People engage in irrational cognitive consistency—the tendency (to oversimplify a bit) to believe that good things go together, or that bad things go together, even when they don’t, necessarily—all the time. Psychological studies have found, for example, that more attractive people are believed to be more intelligent, more successful, and so on, despite the existence of Donald Trump.
So it is in the food world. We like free-range animals, in part because we know that they taste better and have a substantially lower impact on the environment. We are wary of GMOs, in large part because the billions that they represent can lull the better angels of our nature (if not drag them into a dark alley and garrote them outright). These are the right instincts. But they cannot be unconditional. My own sense is that, if we are to be effective advocates for good, clean, and fair food, we must be responsible, informed, and balanced advocates. That means taking an unflinching look at some uncomfortable facts so that we can begin to address their implications.
An op-ed from today’s NYT illustrates this point. The op-ed, on the subject of free-range pork and health, brings to light some disturbing facts:
Scientists have found that free-range pork can be more likely than caged pork to carry dangerous bacteria and parasites. … The study published in the journal Foodborne Pathogens and Disease that brought these findings to light last year sampled more than 600 pigs in North Carolina, Ohio and Wisconsin. It discovered not only higher rates of salmonella in free-range pigs (54 percent versus 39 percent) but also greater levels of the pathogen toxoplasma (6.8 percent versus 1.1 percent) and, most alarming, two free-range pigs that carried the parasite trichina (as opposed to zero for confined pigs). For many years, the pork industry has been assuring cooks that a little pink in the pork is fine. Trichinosis, which can be deadly, was assumed to be history.
A couple of paragraphs later, the author writes, “Pork lovers, supporters of sustainable meat and slow-food advocates have long praised the superior taste of the free-range option. … Given such superlative enthusiasm, it’s worth wondering how this latest development will play out among the culinary tastemakers.” And that’s the heart of the issue: How will it play out?
First of all, as Jerusha points out on the Slow Food USA blog, there are legitimate questions about the study’s provenance: the study was funded by the National Pork Board, a fact that is now mentioned in an Editor’s Note below the online version of the op-ed. Moreover, the authors found antibodies to the diseases, not the diseases themselves, in the pigs in question. (Edit: The original author’s response, found here, addresses these issues in more depth than I did in what follows and is well worth reading.) Many members of the Slow Food movement will be content to use these facts as a reason to ignore the findings altogether.
That, I think, is a mistake, and a bad one. We can’t just ignore the potential health implications of free-range pork. This particular study may (or may not) have been designed to make free-range pork look bad, and it may have been funded by people who have an incentive to do just that, but that doesn’t alter the fact that it succeeded. The researchers did find more antibodies in free-range pigs than in confined ones. Antibodies to diseases are evidence that a pathogen was present at one point, though they are not conclusive evidence that the pathogen remains in the animal’s system. And the story explaining the presence of pathogens—that free-range animals have a greater chance of encountering them than confined animals—is, unfortunately, plausible.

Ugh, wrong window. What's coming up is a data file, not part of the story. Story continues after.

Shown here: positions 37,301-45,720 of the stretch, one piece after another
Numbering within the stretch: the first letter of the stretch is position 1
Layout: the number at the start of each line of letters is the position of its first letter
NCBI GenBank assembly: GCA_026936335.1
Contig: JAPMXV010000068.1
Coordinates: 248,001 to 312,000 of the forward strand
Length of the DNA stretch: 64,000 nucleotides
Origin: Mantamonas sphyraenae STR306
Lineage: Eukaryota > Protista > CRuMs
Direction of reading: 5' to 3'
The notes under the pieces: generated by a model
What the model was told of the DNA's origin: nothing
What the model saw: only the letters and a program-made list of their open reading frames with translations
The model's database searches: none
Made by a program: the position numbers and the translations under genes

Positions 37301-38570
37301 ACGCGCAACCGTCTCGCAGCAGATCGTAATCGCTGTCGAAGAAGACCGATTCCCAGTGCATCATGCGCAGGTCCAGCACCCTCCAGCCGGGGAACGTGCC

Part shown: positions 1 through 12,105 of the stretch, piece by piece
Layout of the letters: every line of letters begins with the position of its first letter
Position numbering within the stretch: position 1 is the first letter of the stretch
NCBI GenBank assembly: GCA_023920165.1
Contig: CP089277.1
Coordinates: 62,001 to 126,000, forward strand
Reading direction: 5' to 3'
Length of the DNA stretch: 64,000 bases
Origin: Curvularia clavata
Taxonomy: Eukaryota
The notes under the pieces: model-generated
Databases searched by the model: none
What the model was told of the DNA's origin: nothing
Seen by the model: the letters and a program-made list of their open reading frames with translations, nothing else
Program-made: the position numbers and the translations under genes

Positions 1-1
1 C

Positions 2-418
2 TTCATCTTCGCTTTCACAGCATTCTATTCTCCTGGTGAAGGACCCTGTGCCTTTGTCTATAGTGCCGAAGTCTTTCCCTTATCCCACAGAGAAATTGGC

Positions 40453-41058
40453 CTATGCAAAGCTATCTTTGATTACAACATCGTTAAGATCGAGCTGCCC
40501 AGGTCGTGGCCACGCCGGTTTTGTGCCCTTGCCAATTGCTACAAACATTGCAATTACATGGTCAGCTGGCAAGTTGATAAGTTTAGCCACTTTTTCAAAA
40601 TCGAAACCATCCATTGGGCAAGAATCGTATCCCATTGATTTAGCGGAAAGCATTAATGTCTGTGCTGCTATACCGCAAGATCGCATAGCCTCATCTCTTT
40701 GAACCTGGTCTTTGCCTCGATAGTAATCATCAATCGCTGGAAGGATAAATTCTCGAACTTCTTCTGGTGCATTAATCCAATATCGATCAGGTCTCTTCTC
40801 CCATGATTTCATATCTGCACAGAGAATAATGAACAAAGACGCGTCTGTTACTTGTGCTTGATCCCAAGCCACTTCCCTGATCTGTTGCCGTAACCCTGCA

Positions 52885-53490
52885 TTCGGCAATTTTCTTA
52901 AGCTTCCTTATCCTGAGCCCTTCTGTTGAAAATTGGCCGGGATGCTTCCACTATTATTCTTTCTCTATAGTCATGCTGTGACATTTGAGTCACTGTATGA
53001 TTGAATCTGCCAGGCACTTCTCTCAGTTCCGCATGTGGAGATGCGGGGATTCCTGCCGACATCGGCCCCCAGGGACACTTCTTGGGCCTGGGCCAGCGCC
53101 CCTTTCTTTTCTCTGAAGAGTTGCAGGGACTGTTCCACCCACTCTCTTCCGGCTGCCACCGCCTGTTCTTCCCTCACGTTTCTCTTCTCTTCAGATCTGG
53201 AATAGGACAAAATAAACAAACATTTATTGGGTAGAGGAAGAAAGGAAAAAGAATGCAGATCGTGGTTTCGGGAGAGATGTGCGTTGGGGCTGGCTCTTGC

In order to be responsible advocates for good, clean, and fair food, we have to make a particular effort to face the facts that we like the least, because those are precisely the facts that our opponents can most effectively use against us. If the problems with free-range pork are genuine, we should be trumpeting them as well—and we should be working to find solutions to them that won’t be so expensive that they drive small farmers out of business. As the controversy surrounding HR 875 demonstrates, health regulations can be especially burdensome for small farmers. It would be best to be out front on this issue, voicing our opinion that it must be addressed in a way that incorporates both the health concerns of the nation and the needs of small farmers.
I mean, really… wouldn’t it be a beautiful irony if a New York Times editorial driven by data from a pork-industry-sponsored study prompted a government program to help small farmers prevent salmonella, toxoplasma, and trichinosis in free-range pigs—thereby making free-range pork more competitive?
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(Oh—and a final note for those of you attending our Cuban pig roast in May: The pig is from an Amish farm in Ohio but is not free-range… and we’ve confirmed that preparing a pig in a China box does in fact bring it up to hygienic temperatures. The preparation will be in the capable hands of City Barbecue’s Rick Malir, so we have every confidence that our pig will be not only safe but thoroughly delicious.)